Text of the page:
Late on July 27, Sen. Joe Manchin and Senate Majority Leader Charles Schumer announced an agreement on the Inflation Reduction Act (IRA): a reconciliation package that implements prescription drug pricing reform, invests in Affordable Care Act health care subsidies, imposes a corporate minimum tax and improves tax enforcement, and—most relevant for this post—provides $369 billion to support energy production and reduce greenhouse gas emissions.

Continue Reading Overview of the Inflation Reduction Act

Like many governments around the world, UK politics currently appear somewhat unstable. And the UK’s problems are a reflection of the world, where established views and beliefs are suddenly no longer the unassailable certainties they have seemed to be for decades.

Davos met this week for the first time in two years against this very unsettled backdrop.  A few thoughts and reflections on discussions there follow…

Continue Reading A Few Thoughts from Davos…

The Fifth Circuit recently allowed the federal government to resume use of the “social cost of carbon” (SCC), after a district court enjoined reliance on the metric earlier this year.  The SCC aids cost-benefit analysis of regulatory actions and can provide insights into the impacts of climate change and greenhouse gas emissions reductions.  The continued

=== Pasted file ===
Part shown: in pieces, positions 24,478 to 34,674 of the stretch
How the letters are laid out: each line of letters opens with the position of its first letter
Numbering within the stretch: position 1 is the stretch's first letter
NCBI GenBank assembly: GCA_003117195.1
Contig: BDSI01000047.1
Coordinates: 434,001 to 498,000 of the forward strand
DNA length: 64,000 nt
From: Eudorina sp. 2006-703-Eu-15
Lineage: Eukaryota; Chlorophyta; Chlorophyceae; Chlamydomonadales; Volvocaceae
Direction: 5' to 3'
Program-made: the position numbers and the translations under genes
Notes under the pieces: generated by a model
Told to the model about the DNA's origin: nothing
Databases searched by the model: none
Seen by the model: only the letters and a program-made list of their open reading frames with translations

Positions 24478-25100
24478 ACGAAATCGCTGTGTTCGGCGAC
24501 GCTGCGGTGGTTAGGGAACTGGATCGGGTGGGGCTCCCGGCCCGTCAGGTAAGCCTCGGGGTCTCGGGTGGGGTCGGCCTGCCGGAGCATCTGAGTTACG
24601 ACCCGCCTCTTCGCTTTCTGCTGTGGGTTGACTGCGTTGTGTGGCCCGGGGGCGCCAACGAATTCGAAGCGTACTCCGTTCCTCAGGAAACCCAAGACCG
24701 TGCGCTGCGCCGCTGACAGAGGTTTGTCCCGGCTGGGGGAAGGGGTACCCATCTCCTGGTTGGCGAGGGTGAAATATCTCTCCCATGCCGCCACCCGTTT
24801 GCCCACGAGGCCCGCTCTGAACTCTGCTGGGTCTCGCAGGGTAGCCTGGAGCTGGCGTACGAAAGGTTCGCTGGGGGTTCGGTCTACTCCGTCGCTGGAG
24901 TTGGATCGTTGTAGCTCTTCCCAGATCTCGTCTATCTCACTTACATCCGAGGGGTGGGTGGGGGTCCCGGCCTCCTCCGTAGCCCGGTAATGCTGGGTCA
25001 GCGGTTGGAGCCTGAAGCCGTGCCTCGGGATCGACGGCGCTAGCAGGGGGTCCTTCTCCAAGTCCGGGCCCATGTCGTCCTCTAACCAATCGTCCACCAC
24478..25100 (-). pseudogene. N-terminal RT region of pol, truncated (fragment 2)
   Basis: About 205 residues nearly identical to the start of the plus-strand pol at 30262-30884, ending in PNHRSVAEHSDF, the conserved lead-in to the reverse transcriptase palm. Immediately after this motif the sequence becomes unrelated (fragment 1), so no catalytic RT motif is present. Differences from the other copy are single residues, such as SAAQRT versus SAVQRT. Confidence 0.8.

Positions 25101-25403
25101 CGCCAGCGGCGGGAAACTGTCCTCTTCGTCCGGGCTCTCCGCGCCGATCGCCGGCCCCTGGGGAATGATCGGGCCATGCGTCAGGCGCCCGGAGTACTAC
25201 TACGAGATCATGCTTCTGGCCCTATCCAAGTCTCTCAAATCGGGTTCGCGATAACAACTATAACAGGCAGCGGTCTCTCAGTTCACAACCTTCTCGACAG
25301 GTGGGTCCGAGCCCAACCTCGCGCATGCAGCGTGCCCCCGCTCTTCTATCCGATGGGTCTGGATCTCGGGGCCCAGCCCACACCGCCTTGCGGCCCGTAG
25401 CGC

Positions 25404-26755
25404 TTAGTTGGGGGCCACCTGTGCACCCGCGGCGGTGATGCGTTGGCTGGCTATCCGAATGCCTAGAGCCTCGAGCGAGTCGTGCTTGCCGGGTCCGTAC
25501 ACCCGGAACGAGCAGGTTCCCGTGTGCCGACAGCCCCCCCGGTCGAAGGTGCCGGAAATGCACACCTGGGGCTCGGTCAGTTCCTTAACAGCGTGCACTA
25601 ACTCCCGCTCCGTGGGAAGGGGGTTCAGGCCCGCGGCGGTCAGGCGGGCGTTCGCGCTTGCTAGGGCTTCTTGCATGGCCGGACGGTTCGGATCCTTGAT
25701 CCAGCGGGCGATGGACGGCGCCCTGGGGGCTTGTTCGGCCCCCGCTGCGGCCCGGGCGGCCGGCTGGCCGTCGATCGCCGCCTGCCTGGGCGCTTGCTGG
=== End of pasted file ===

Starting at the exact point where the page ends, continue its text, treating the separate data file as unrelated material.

As the world struggles to adjust to the harsh new reality of Russia’s invasion of Ukraine, the most recent instalment of the Sixth IPCC Report slipped out almost unnoticed.  And that is worrying, since the assessment in this section of the Report is even starker than previous assessments – noting in particular that in order to avoid global temperatures increasing by greater than 1.5 degrees C above preindustrial levels, the world needs to halve its emissions this decade: a reduction that the world does not currently appear to be remotely on course to do.

However, whilst the IPCC Report and the Russian invasion of Ukraine are not linked, Russian aggression in Ukraine may serve as a catalyst to speed up the European energy transition and accelerate its retreat from dependency on Russian gas and exposure to volatile international oil markets, which could in turn deliver a more rapid reduction in European emissions.  In the process, perhaps setting the world on a path to achieving an outcome that currently seems unattainable.